Question: Can you get color temperature from spectra

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miramon asked on February 01, 2018 18:00
219 | 1 answers | #15659


If I am correct it is a question of making an algorithm. Having wavelength data it should be possible to calculate color temperature from a spectra from a light source like a led. Most professional spectrometers give a result in Kelvin for color temperature... That would be great for me who am using this spectral workbench for a lighting project.

CCT



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See https://spacemath.gsfc.nasa.gov/astrob/5Page55.pdf The lambda max of the spectrum (i.e. maximum wavelength) in nm is plugged into the equation 1,897,000/peak max of spectrum (nm) = Kelvin degrees. So as the maximum wavelength goes from red to blue the temperature of a star at least increases as expected because the blue end is higher in energy (frequency). A place to start?

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1 Answers

Color temperature is the perceived 'color' of light emitted from an ideal black-body radiator due to it's physical temperature in deg-K. An ideal black-body radiator has a uniform broad spectrum; the Sun and incandescent light are reasonable approximations. CFLs and LED have narrow spectral lines so they do not nicely correlate with color temperature. A CFL's 'color temperature' rating is purely a human perceptual approximation of the light color from a broadband source at that temperature.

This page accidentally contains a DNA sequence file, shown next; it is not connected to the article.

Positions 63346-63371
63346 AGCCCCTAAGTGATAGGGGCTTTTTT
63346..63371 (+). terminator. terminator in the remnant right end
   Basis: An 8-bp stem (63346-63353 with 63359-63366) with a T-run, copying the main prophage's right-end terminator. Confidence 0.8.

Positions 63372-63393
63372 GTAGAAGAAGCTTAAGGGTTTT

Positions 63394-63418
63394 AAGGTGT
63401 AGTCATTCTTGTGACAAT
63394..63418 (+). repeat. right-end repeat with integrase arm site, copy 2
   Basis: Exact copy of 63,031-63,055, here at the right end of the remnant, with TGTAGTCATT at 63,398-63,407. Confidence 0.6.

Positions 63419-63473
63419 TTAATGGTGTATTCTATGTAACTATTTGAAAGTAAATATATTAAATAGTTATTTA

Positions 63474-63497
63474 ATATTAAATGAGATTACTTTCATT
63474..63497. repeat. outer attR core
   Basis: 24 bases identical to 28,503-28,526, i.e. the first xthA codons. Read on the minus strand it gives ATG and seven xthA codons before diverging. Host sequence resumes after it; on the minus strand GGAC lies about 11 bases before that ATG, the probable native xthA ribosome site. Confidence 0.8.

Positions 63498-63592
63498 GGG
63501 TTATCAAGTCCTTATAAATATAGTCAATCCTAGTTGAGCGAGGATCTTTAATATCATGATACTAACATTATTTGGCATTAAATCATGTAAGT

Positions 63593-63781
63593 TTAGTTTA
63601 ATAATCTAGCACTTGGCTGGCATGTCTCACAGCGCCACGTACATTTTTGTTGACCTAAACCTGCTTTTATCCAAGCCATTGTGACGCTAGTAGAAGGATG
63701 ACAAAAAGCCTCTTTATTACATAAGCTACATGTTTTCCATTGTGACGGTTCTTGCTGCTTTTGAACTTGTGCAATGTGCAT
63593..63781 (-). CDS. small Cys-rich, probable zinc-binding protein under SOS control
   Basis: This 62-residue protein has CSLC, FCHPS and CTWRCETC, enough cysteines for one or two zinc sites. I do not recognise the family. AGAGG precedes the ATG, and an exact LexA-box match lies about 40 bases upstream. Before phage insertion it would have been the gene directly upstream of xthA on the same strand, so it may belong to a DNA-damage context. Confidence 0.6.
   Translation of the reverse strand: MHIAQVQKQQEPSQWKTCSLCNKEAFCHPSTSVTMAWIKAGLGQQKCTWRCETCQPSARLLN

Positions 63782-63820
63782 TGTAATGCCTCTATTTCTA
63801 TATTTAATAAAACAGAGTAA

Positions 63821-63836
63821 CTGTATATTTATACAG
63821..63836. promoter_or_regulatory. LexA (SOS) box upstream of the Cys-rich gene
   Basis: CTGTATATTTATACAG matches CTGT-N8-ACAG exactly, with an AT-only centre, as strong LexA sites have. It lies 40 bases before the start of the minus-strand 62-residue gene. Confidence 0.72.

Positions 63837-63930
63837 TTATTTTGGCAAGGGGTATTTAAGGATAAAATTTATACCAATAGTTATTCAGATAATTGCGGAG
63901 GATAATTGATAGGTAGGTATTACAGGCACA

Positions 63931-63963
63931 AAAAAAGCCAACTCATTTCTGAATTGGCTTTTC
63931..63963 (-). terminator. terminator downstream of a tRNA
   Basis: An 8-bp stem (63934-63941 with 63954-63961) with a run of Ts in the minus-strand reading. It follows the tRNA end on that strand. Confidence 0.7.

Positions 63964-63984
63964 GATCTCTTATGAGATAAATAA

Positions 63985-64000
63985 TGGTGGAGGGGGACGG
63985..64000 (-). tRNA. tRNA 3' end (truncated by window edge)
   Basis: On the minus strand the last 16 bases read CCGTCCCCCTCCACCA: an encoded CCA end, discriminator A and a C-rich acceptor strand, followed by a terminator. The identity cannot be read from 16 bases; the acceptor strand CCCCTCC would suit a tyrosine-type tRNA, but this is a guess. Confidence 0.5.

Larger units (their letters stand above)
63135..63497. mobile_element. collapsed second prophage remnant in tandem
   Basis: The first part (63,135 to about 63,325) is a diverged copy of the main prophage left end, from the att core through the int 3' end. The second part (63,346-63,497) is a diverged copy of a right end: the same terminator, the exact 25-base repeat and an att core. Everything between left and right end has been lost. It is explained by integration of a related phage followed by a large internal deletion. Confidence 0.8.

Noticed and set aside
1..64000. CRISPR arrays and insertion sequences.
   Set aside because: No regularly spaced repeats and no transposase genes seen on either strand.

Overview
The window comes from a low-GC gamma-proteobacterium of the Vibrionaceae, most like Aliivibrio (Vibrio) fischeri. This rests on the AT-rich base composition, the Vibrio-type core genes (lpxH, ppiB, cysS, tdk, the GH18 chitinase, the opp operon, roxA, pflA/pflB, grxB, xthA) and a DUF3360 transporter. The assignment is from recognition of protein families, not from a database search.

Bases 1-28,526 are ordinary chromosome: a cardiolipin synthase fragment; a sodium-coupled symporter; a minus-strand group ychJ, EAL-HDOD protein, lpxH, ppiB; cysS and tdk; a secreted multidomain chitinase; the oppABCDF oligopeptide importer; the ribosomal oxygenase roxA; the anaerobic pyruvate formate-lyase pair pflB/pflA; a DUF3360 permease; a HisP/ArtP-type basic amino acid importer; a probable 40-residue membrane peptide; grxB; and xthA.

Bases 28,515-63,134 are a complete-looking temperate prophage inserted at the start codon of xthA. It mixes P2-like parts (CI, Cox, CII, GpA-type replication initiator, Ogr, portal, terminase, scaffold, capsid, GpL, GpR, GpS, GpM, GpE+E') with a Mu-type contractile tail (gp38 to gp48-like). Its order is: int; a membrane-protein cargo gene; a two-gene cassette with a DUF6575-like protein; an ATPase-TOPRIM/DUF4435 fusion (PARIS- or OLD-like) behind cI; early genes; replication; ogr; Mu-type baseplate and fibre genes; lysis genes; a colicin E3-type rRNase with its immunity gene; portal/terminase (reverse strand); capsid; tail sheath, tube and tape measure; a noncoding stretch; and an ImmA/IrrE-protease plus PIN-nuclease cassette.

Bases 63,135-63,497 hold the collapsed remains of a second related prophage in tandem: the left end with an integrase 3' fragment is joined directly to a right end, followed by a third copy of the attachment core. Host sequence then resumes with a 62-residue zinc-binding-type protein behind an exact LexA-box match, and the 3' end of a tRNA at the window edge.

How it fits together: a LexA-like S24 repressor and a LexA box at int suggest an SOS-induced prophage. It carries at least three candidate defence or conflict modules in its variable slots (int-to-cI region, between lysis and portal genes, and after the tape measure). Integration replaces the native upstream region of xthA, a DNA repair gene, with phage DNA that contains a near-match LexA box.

IF the source has a broad 'black-body' spectrum, then the following approximation may apply. Measure the spectrum and find the approximate 'peak' output wavelength, then use:

Color Temp (deg-K) ~= (2.9 x 106) / (spectral peak(nm))

eg: (2.9 x 106) / (618 nm) ~= 4700K (again, assuming broad-spectrum light)


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